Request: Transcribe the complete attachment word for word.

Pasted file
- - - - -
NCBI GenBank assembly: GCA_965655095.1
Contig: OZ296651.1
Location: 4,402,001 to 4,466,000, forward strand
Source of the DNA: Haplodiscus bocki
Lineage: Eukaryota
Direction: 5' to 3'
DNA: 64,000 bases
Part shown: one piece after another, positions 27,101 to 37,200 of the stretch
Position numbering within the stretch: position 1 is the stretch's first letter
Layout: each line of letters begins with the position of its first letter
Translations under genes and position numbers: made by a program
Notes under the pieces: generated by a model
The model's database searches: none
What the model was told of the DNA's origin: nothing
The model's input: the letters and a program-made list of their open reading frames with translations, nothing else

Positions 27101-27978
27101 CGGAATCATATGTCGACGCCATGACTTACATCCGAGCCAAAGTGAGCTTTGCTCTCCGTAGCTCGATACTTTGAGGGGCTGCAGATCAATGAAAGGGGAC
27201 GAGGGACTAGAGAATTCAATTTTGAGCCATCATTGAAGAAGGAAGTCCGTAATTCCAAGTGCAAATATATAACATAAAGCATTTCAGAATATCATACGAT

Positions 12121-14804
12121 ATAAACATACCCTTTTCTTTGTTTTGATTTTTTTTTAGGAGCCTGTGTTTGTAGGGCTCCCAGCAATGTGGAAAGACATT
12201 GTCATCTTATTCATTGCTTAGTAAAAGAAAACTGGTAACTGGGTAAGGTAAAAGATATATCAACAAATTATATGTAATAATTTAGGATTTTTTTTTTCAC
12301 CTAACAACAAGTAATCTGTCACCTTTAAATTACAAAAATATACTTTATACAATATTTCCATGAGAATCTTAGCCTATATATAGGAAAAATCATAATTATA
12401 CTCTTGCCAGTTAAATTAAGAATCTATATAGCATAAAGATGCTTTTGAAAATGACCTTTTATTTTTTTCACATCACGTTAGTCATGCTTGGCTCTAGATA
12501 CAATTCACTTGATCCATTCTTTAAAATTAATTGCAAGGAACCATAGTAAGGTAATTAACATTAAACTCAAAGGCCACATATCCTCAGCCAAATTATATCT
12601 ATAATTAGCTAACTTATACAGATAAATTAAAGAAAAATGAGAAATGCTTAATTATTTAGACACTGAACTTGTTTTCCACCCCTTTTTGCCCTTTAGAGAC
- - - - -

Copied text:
NCBI GenBank assembly: GCA_965655095.1
Contig: OZ296651.1
Location: 4,402,001 to 4,466,000, forward strand
Source of the DNA: Haplodiscus bocki
Lineage: Eukaryota
Direction: 5' to 3'
DNA: 64,000 bases
Part shown: one piece after another, positions 27,101 to 37,200 of the stretch
Position numbering within the stretch: position 1 is the stretch's first letter
Layout: each line of letters begins with the position of its first letter
Translations under genes and position numbers: made by a program
Notes under the pieces: generated by a model
The model's database searches: none
What the model was told of the DNA's origin: nothing
The model's input: the letters and a program-made list of their open reading frames with translations, nothing else

Positions 27101-27978
27101 CGGAATCATATGTCGACGCCATGACTTACATCCGAGCCAAAGTGAGCTTTGCTCTCCGTAGCTCGATACTTTGAGGGGCTGCAGATCAATGAAAGGGGAC
27201 GAGGGACTAGAGAATTCAATTTTGAGCCATCATTGAAGAAGGAAGTCCGTAATTCCAAGTGCAAATATATAACATAAAGCATTTCAGAATATCATACGAT

Positions 12121-14804
12121 ATAAACATACCCTTTTCTTTGTTTTGATTTTTTTTTAGGAGCCTGTGTTTGTAGGGCTCCCAGCAATGTGGAAAGACATT
12201 GTCATCTTATTCATTGCTTAGTAAAAGAAAACTGGTAACTGGGTAAGGTAAAAGATATATCAACAAATTATATGTAATAATTTAGGATTTTTTTTTTCAC
12301 CTAACAACAAGTAATCTGTCACCTTTAAATTACAAAAATATACTTTATACAATATTTCCATGAGAATCTTAGCCTATATATAGGAAAAATCATAATTATA
12401 CTCTTGCCAGTTAAATTAAGAATCTATATAGCATAAAGATGCTTTTGAAAATGACCTTTTATTTTTTTCACATCACGTTAGTCATGCTTGGCTCTAGATA
12501 CAATTCACTTGATCCATTCTTTAAAATTAATTGCAAGGAACCATAGTAAGGTAATTAACATTAAACTCAAAGGCCACATATCCTCAGCCAAATTATATCT
12601 ATAATTAGCTAACTTATACAGATAAATTAAAGAAAAATGAGAAATGCTTAATTATTTAGACACTGAACTTGTTTTCCACCCCTTTTTGCCCTTTAGAGAC